Thornborough confirmed as worlds first "Orion Complex"


TimeWatch Media Announcement - For immediate release ­ 13/2/06

World’s first Orion monument unveiled in Yorkshire, England.

Thornborough Henges

The 5,500 year old Thornborough Henges in North Yorkshire have been announced as the worlds first monument aligned to the constellation Orion, beating the pyramids of Giza by almost 1,000 years.

Dr Jan Harding, Senior Lecturer at Newcastle University today confirmed that in-depth research involving a complex 3D model has confirmed that Thornborough has a number of stellar alignments and that Yorkshires ancient wonder is the earliest major monument in the world aligned to the constellation Orion.

Just like the three Great Pyramids at Giza, the three great henges at Thornborough have been linked by many as possibly reflecting Orion’s Belt however Dr Hardings work focussed on the entire monument complex at Thornborough and has revealed that even before the henges were built, Orion was a significant focus for religion in Neolithic Britain.

The first major monument at Thornborough was built around 3,500BC, this was a 1.2km long processional way, which was created so that its western end pointed towards the setting of the constellation Orion. It seems this structure had a dual purpose, for its eastern end is aligned to the midsummer solstice.

Around 3,000 BC, the three mighty henges at Thornborough were built, creating Britain’s largest religious gathering place, it is likely that these were erected in order to mirror Orion’s Belt and in addition each southern entrance was aligned to frame the rising of Sirius ­ a star linked to Orion in Egyptian mythology and again a dual purpose is apparent for the axis of these entrances was aligned on the midwinter sunrise.

This research is due to be published by Newcastle University in 2007 as part of a major new report on the Thornborough complex that is likely to set the archaeological world ablaze with significant new insights into the Neolithic world.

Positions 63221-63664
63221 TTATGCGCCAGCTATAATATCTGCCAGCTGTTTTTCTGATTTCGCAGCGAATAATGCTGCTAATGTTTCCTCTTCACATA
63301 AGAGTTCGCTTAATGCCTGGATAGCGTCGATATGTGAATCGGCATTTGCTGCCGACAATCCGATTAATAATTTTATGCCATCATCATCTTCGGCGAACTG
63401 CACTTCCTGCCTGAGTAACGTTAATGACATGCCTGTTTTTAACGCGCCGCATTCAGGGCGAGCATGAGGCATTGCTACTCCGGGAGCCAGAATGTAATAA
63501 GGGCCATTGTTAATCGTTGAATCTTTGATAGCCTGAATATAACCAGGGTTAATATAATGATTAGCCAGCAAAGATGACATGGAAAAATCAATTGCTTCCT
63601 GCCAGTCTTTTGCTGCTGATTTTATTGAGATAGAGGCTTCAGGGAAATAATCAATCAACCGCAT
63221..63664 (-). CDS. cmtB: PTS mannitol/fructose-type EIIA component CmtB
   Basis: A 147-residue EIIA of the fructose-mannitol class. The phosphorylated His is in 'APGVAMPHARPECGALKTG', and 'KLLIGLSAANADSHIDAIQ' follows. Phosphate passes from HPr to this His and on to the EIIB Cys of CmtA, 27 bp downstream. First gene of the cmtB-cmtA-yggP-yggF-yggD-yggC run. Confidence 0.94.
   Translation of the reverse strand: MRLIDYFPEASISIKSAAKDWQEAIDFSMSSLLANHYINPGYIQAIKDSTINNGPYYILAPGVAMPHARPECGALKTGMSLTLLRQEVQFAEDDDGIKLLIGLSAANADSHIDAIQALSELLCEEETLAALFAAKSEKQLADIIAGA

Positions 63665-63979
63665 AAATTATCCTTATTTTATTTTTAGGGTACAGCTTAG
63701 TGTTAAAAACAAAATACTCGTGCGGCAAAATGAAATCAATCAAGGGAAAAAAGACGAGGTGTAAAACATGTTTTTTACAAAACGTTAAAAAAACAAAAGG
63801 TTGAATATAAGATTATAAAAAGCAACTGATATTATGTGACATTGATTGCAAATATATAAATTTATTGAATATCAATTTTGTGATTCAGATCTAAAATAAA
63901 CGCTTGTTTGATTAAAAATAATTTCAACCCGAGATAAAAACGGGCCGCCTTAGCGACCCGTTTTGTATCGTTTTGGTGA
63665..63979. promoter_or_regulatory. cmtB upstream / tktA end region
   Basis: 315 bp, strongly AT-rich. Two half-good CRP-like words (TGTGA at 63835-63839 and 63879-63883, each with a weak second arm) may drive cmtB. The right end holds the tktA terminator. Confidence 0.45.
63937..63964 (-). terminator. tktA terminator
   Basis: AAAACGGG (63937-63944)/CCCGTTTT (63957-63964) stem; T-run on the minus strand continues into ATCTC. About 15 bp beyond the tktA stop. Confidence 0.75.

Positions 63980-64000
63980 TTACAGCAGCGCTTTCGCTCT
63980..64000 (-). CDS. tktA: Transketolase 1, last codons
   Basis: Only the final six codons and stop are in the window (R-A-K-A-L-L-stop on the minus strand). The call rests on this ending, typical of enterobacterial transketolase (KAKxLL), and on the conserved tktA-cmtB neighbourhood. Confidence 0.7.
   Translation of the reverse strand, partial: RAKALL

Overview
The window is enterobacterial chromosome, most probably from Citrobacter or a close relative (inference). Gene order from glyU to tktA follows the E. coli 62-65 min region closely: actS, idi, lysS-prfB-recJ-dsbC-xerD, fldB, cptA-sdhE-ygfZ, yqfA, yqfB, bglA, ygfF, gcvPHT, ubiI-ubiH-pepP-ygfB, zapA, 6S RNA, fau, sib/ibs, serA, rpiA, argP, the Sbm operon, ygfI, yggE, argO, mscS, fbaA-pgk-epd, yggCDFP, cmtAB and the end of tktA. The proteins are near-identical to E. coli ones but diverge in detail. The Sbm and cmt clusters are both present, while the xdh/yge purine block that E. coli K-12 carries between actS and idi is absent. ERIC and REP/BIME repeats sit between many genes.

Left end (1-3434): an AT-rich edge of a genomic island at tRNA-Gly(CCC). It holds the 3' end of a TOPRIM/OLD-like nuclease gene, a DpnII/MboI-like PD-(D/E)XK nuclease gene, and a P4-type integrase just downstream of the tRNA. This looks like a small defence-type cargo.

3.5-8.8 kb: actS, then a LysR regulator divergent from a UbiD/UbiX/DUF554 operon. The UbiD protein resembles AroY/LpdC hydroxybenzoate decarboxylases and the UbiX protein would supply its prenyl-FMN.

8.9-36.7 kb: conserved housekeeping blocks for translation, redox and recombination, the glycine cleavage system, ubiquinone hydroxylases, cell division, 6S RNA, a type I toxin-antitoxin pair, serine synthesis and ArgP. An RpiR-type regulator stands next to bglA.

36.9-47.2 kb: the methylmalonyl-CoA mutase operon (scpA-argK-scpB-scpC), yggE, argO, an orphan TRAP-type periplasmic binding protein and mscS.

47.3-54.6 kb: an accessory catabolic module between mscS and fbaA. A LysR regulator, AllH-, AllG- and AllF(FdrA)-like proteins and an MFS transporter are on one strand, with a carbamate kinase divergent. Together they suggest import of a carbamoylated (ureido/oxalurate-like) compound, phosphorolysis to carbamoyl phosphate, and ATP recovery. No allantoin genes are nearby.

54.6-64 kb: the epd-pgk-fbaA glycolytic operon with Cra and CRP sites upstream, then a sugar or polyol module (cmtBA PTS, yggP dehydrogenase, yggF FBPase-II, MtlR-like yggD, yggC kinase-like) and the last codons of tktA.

“Thornborough was a sacred landscape, a place of religious worship, and we should try to interpret these astronomical orientations within that context.” Said Dr Harding. “This astronomical association was emphasised by the banks of the henges being coated in brilliant white gypsum. Neolithic people surely felt they were at the centre of the very cosmos as they worshipped the heavens above.”

The announcement has been welcomed by TimeWatch, who are campaigning for an end to quarrying of the Thornborough Complex “This study emphasises the importance of Thornborough as a site of extreme importance on a global scale” said TimeWatch Chairman George Chaplin “Surely it is time to stop this quarry and give Thornborough the respect it deserves.”

North Yorkshire County Council planning committee will meet on the 21st February to determine the latest quarry application at Thornborough by Tarmac Northern Ltd. The latest area targeted for gravel extraction is Ladybridge Farm, which contains a Neolithic settlement used by those that built and worshipped at the henges.


Editors Notes

For more information TimeWatch can be contacted on 07711 684028, or press@timewatch.org and www.timewatch.org

Dr Jan Harding can be contacted at School of Historical Studies, University Of Newcastle (0191-222-7966)

Image credit - www.timewatch.org


Background information

Ladybridge Farm Planning Delay - Click Here To Find Out More